An electric car is an automobile which is run by electric motors using energy stored in rechargeable batteries. Now, there are 2 types of electric vehicles – all-electric vehicles and plug-in hybrid electric vehicles. The Renault–Nissan–Mitsubishi Alliance is the leading all-electric vehicle manufacturer in the world.
Ohh so now you got your electric car but the thing that worries you about is the basics of your electric car charging? No need to worry about it we’ve got all the fundamentals lined for you during this article.
Types of Charging
So let’s begin with the 3 types or levels of EV charging – slow, moderate and rapid.
The first one is the slowest one. It uses standard household current i.e. 120 volts (up to 3 kW) and they do not require any dedicated lines or special high-power circuit breakers. These types of units provide power at a rate that can add 3 to 5 miles of range per hour. These types of units are best for overnight charging and they usually take 6 to 12 hours for an electric vehicle to charge.
The second one is a moderate one. It provides the power of 240 volts (i.e. 7 kW to 22 kW) which usually charges the electric vehicle in 3 – 4 hours. They have a Type 1 or Type 2 socket which a connector cable for the vehicle. They are also called as “top-up” chargers which can be used during trips so you don’t fall out of power in emergency situations.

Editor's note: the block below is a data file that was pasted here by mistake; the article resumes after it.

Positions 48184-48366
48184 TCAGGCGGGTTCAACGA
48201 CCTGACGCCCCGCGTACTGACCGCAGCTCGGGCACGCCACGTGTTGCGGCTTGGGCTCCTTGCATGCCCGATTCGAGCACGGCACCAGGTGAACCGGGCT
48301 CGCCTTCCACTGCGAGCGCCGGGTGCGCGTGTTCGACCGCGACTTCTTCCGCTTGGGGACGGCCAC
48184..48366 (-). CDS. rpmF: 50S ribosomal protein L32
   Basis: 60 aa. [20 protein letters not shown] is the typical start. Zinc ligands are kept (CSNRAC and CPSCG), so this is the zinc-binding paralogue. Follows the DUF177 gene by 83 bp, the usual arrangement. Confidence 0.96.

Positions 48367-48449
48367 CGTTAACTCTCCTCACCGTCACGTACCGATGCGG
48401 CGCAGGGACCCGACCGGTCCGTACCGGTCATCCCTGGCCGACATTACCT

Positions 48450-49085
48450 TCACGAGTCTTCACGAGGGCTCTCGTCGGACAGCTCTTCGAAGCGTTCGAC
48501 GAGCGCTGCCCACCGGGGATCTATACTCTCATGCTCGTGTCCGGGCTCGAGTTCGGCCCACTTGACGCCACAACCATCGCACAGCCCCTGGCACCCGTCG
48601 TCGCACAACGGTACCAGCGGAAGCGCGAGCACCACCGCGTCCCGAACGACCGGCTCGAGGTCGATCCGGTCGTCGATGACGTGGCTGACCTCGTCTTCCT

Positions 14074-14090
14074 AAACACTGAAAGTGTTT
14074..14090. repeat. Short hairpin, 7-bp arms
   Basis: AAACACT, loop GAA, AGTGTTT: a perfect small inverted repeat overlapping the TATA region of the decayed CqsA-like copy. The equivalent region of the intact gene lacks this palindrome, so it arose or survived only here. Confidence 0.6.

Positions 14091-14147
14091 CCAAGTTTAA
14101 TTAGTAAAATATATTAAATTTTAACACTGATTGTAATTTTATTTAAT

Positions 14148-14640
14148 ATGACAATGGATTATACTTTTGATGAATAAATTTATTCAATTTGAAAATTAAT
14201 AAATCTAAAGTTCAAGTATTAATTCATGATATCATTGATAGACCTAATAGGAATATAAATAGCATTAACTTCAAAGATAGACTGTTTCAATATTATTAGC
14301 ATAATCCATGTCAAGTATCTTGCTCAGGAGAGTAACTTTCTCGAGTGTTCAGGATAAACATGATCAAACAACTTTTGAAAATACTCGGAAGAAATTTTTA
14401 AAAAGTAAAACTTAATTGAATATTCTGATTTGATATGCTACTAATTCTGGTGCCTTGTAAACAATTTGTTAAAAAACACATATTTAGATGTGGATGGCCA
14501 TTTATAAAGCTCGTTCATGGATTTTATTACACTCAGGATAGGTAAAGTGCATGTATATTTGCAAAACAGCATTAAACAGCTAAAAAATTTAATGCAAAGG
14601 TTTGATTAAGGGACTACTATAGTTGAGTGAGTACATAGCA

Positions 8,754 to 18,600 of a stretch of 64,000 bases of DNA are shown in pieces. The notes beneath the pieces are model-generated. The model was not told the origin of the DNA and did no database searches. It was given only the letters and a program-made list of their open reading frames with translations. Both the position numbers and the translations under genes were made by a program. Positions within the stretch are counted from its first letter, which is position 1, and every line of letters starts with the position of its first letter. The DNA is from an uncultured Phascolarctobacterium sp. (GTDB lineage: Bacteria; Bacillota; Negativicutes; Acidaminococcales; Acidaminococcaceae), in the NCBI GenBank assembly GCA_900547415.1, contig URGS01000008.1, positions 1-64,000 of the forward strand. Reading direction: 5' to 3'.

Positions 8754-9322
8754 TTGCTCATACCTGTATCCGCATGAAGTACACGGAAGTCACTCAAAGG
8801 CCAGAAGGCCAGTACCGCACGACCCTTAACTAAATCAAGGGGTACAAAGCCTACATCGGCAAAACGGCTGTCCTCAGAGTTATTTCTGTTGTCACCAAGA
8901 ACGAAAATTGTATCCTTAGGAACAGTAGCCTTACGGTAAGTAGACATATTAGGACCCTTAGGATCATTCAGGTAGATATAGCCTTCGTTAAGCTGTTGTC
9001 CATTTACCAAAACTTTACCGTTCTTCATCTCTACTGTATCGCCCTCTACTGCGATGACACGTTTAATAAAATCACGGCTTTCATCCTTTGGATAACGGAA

The last but not the least is the rapid or quick charging one. It provides 480 volts of power (approximately 43 volts of power) and requires large equipment (the ones like at gas stations) which is impossible for home use. The types of systems or chargers are designed to charge a near – depleted battery to up to 80% in about 30 minutes. They are usually used for longer trips.
Both first and the second one deliver power to the car through a plug-in connector that is standard throughout the U.S. The last one is of 2 types – AC or DC i.e. Alternating or Direct Current.
How rapidly does your electric car charge depend totally on the charging system and the capacity of your car’s charger, which is measured in the number of kilowatts it can intake per hour. All electric cars have 3.3 kW chargers but now some cars even offer 6.6 kW chargers and some go even higher. For example, Tesla’s all car chargers start with 10 kW and some even have an option to double it up to 20 kW.
To understand how fast any charging station will charge your car, there is a formula for it. Multiply the rated amperage by the voltage and divide by 1000. For example, a moderate station rated at 30 amps will deliver 7.2 kW per hour i.e. 240 * 30 / 1000 = 7.2 kW. So it will charge all cars with 7.2 kW whichever car it is.
Can we overcharge it?
Overcharging any battery harms the battery. Same is the case with the batteries of electric cars also. Rapid charging is harder on batteries than slow and moderate charging because it passes a lot of voltage to your batteries. Frequent use of rapid charging can shorten the life span of the batteries.
The highest damage caused to these batteries is because of heat. As a charging battery reaches full capacity, the heat generated in the process increases. The repeated process of draining and charging the batteries also impacts the battery’s internal chemistry and its ability to store and hold a charge. Most electric car specialists recommend keeping batteries charged at no more than 80% to improve the life of the battery.
Author: Ankita Mundhra